Skip to main content


For posts before June 2012, please follow these links to our archives.

A non-binary person walked by

Gail Wronsky Pedestal
The southern California poet Gail Wronsky writes with pride (and pleasure and dignity) about her child who no longer passes as a binary daughter.

What We Talk About When We Talk About Holocaust Paintings

Anna Ulinich The Forward
The exhibition “Rendering Witness: Holocaust-Era Art as Testimony” demonstrates the power of art. The artists may have been silenced in the homicide of the Nazi 's final solution, but their clandestine art work survives as an outspoken memory.

Authoritarian Neoliberalism: Philosophies, Practices, Contestations

Lars Cornelissen Marx & Philosophy Review of Books
This book of case studies of countries across the global North and South examines neoliberalism's impact on legal, corporate, and public governance, and looks at how those ways of governing pose a challenge to democracy.

Are Black Women Being Let Down By TV’s Mental Health Storylines?

Jazmin Kopotsha Refinery29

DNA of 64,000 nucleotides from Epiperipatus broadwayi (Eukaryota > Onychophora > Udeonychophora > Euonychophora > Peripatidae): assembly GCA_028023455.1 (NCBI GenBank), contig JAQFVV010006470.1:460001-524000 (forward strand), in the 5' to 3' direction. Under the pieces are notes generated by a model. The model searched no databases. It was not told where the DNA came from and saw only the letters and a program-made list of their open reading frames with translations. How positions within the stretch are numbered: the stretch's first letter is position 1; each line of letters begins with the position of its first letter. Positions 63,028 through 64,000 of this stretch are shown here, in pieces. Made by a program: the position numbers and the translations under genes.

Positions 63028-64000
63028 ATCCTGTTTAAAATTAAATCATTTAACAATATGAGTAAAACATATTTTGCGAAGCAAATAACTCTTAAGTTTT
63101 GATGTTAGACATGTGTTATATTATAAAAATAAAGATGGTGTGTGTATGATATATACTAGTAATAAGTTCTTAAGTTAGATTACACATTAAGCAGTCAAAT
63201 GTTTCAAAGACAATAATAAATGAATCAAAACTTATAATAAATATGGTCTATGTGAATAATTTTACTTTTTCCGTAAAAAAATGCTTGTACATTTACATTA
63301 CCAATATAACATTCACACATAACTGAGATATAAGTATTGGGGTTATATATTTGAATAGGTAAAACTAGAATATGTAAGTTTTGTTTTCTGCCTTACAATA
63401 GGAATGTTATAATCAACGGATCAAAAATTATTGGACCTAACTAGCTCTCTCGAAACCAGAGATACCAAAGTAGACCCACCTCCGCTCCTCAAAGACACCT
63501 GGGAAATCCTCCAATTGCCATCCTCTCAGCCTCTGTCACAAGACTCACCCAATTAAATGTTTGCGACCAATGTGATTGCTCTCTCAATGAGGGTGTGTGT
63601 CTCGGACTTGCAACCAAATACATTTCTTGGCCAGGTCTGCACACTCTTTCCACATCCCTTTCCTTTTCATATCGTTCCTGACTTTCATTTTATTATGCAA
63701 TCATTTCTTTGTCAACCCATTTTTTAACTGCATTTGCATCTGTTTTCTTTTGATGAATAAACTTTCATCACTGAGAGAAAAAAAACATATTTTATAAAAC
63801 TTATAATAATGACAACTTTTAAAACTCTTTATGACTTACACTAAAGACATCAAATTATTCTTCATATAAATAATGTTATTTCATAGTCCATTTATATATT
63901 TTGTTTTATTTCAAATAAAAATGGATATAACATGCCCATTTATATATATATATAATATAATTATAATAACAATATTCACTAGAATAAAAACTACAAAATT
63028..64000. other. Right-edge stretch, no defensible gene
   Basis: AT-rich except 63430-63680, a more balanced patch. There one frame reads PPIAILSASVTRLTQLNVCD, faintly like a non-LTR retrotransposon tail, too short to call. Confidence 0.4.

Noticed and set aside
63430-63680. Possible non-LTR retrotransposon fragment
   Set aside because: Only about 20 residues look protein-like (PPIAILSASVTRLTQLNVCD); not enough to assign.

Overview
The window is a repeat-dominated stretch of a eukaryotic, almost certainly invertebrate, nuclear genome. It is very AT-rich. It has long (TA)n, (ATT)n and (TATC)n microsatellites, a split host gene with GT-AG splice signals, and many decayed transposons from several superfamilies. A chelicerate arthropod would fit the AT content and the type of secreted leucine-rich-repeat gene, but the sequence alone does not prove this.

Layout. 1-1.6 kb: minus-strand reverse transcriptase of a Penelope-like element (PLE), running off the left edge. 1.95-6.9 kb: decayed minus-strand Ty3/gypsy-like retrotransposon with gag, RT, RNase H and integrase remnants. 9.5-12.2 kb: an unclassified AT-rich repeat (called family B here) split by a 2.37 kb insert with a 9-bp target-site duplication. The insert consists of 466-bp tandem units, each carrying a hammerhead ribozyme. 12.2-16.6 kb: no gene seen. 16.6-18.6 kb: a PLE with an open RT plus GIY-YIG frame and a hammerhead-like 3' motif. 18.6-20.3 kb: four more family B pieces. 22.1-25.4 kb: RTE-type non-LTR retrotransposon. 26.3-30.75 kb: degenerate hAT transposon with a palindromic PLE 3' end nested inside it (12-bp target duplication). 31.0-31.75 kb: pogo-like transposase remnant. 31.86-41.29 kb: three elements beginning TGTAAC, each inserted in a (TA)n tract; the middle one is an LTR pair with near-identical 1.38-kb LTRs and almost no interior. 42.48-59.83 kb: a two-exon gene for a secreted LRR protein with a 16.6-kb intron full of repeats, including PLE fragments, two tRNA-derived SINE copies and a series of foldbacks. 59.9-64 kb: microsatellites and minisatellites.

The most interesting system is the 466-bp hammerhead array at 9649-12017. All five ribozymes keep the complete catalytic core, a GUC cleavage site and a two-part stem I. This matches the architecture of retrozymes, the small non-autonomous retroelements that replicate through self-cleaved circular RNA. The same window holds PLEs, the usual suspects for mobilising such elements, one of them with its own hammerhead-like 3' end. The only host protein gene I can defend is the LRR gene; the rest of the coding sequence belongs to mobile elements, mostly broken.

Bearing in mind the statistics that confirm the stigma surrounding mental health among black and Asian communities, it wouldn’t be too much of a jump to make the correlation between ethnic minorities successfully seeking help for mental health.

To Combat Antisemitism, Write a Villanelle

Julia Kolchinsky Dasbach Rattle
Julia Kolchinsky Dasbach wrote this poem in response to the presidential executive order changing the status of “Jew” from a religion or ethnicity to a nationality.

The Trinidadian That Inspired Sam Mendes’ WWI Epic, ‘1917’

Janine Mendes-Franco Global Voices
'1917' is based on Alfred Mendes’ role as a messenger when he served in the 1st Battalion Rifle Brigade, training as a signaller in France. He was thereafter sent to Belgium, with the rest of his battalion, to win back the village of Poelcappelle.